The actresses’ recent Instagram post two days ago has attracted a lot of criticism and rightly so. Lively’s caption: “L.A. face with an Oakland booty” accompanied two photos of herself side by side (one of her front, and the other of, well, her booty) at the 69th Annual Film Festival in Cannes last week. The same exact caption has been used by Khloe Kardashian and Katy Perry in previous years.
(Photo credit: Instagram)
Although probably playing on a Sir Mix-A-Lot lyric from the 90s hit “Baby Got Back”, it can’t be ignored that this caption is problematic. The caption refers to the Bay Area city of Oakland, which has a “sizable POC (people of colour) population,” and just as Jezebel has stated “it touts a diametrical opposition: that Los Angeles can be equated to elegance and/or beauty (read: whiteness), and that Oakland is its foil (read: blackness).”
Social media users have jumped to Lively’s defence commenting on the original Instagram post with statements such as “Nowadays everything is controversial… when are people going to stop over analysing everything” and “You’re beautiful! I still don’t understand how this caption is racist, people are too sensitive!”. However, the backlash Lively has received is far from “over analysing,” and claims that “people are too sensitive” are taking away from far bigger discussions on the appropriation and commodification of Women Of Colour (WOC) bodies.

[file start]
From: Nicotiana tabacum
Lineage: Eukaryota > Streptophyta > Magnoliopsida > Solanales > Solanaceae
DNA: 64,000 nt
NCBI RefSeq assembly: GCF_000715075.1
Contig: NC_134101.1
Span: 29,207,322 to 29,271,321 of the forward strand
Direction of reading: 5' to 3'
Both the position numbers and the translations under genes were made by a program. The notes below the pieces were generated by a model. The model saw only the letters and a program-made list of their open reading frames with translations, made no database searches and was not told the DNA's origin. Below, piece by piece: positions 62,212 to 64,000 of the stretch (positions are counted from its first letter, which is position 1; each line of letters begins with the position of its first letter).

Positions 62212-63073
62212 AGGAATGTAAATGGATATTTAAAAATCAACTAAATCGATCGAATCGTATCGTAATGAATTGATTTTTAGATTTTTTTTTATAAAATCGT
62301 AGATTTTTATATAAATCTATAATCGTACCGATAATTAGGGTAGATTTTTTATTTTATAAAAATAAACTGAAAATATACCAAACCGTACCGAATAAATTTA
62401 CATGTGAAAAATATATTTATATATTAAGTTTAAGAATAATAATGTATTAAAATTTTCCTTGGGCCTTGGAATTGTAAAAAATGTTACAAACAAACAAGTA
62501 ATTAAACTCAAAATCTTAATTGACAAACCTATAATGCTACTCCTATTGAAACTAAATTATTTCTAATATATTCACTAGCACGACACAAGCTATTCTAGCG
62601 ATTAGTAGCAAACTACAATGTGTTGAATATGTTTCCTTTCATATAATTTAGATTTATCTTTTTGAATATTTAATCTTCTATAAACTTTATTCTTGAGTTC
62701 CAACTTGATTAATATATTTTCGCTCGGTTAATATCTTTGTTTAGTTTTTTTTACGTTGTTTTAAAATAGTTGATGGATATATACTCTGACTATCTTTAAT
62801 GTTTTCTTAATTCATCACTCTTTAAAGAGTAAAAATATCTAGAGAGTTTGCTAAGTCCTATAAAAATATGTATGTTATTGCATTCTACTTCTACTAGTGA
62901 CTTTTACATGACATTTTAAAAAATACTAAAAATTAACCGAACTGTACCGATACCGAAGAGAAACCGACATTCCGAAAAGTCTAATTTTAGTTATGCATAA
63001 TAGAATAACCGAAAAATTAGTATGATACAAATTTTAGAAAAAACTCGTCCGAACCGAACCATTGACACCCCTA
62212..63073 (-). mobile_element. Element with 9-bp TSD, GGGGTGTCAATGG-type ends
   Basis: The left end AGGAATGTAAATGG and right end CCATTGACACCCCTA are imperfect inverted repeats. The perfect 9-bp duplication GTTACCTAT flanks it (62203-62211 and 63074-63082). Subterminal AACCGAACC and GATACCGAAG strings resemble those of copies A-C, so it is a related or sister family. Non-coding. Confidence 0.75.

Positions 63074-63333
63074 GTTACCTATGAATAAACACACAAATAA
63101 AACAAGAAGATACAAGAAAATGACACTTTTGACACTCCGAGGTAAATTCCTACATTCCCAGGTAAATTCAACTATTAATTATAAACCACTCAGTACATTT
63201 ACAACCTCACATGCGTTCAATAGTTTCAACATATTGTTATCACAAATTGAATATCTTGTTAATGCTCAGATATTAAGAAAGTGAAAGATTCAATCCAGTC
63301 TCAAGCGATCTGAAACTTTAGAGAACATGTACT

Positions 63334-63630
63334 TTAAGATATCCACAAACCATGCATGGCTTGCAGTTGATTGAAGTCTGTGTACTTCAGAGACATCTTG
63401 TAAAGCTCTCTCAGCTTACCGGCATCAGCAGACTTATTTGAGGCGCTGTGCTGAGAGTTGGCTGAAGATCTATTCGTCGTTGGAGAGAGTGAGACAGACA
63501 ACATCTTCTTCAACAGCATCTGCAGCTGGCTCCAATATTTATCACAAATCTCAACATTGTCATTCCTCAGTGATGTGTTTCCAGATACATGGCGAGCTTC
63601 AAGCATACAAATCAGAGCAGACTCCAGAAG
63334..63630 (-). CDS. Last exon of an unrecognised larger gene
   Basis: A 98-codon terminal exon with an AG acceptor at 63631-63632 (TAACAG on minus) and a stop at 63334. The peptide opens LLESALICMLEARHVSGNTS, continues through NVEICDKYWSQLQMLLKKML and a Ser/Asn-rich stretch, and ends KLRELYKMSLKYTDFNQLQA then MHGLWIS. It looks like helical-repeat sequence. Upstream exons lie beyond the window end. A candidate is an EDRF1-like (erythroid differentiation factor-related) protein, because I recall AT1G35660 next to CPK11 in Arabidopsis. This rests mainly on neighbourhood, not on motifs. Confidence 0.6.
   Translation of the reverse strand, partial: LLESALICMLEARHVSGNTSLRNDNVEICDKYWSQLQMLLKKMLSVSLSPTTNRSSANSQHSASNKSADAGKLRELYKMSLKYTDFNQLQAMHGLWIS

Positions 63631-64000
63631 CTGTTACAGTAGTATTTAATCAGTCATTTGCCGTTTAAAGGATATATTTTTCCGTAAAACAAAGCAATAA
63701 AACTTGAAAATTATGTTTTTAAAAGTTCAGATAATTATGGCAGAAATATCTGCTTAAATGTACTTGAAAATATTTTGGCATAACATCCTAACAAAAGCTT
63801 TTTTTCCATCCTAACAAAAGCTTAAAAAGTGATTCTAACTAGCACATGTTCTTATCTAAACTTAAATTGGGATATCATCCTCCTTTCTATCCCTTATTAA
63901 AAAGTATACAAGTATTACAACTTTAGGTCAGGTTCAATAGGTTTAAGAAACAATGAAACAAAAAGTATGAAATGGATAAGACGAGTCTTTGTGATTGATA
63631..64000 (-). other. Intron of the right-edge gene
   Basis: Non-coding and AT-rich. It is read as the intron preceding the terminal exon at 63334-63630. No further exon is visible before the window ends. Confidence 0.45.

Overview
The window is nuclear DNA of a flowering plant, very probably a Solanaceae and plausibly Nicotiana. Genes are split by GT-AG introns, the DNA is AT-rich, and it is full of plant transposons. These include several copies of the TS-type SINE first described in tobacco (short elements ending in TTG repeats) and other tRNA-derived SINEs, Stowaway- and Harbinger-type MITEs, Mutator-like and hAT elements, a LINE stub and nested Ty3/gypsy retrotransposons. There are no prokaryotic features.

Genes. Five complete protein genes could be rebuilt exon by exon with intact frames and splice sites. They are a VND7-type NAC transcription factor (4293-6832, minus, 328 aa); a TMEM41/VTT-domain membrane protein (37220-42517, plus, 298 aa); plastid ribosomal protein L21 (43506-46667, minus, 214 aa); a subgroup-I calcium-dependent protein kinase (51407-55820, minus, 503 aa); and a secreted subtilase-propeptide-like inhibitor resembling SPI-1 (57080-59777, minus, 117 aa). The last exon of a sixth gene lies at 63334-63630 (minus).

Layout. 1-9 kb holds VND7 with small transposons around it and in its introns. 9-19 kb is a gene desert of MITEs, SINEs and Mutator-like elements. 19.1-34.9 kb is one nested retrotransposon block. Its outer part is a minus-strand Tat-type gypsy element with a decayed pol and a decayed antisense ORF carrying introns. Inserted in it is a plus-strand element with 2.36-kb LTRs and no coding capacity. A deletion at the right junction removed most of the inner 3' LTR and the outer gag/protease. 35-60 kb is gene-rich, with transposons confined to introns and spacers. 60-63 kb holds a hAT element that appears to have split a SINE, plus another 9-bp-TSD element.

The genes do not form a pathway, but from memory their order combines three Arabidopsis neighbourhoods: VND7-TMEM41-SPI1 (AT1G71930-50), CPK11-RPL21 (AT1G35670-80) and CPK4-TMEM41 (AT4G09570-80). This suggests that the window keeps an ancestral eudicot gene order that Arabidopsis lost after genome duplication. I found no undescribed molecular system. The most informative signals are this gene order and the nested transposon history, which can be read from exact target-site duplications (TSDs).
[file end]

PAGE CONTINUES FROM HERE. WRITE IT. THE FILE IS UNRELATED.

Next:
One twitter user tweeted: “Another day, another rich white woman using WOC’s bodies as a punchline and commodity. As if Blake Lively wasn’t the worst already,” and this reminds us that her problematic caption isn’t an isolated incident. It is easy to forget that the perfect couple Blake Lively and Ryan Reynolds had their perfect wedding at the perfect location… an old slave plantation. In a similarly insensitive vein, in 2014 Blake Lively launched a lifestyle website, à la Gwyneth Paltrow, called “Preserve” in which Lively posted continuously about her longing for the Antebellum South, the inspiration behind her website. Ah yes, there is simply nothing more inspiring than those good old years in the American South abounding with Georgia peaches, sweet tea and the ownership of human beings as property… I get giddy just thinking about it. Lively’s nostalgia for a Confederate South reflects a wider problem. As whites (and white men in particular) begin to feel their power threatened by increasingly urgent calls for equality, we see more and more instances of this kind of nostalgia. This is painfully evident in Donald Trump’s slogan: “Make America Great Again.” Maybe we should be looking at who America has been historically great for.
(Photo credit: Jezebel)
Oh Blake… I so want to like you, but you just keep making it impossible.